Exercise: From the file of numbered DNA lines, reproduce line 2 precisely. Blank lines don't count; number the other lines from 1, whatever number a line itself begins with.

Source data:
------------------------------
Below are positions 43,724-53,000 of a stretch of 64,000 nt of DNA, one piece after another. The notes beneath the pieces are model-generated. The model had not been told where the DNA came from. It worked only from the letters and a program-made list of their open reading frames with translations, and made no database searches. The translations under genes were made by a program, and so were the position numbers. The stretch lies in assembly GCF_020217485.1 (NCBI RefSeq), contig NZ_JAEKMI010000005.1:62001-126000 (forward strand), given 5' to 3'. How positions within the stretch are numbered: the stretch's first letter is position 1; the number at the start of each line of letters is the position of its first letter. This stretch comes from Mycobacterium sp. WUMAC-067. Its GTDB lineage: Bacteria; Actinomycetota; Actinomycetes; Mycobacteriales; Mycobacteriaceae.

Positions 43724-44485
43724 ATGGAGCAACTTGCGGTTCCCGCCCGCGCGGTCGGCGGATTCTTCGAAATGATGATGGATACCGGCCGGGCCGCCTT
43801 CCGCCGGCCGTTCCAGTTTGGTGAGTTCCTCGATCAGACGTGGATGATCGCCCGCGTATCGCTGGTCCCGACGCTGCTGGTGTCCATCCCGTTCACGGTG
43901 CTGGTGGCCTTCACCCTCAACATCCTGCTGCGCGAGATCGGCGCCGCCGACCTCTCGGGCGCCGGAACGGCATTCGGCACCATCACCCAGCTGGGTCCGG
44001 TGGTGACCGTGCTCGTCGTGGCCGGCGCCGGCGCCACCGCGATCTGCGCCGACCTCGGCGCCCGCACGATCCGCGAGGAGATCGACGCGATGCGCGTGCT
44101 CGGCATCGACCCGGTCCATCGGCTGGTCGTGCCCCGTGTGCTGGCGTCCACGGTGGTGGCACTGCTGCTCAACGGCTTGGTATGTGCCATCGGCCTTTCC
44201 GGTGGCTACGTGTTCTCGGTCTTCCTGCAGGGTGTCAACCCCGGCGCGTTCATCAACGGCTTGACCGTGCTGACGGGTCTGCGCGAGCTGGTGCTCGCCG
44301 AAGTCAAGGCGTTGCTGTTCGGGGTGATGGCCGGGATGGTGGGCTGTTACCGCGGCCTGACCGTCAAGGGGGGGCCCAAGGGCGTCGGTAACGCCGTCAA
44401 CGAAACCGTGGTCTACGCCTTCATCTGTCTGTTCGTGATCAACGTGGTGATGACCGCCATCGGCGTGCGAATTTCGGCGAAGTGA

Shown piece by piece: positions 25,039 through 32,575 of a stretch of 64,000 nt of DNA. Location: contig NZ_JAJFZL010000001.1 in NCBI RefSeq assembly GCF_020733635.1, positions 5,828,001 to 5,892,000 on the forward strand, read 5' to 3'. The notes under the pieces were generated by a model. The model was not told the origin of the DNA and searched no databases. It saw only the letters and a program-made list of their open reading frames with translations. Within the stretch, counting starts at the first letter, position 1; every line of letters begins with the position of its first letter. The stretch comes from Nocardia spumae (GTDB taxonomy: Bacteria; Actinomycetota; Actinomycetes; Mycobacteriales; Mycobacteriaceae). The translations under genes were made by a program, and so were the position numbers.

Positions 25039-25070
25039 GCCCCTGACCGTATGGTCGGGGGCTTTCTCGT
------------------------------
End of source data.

Positions 43724-44485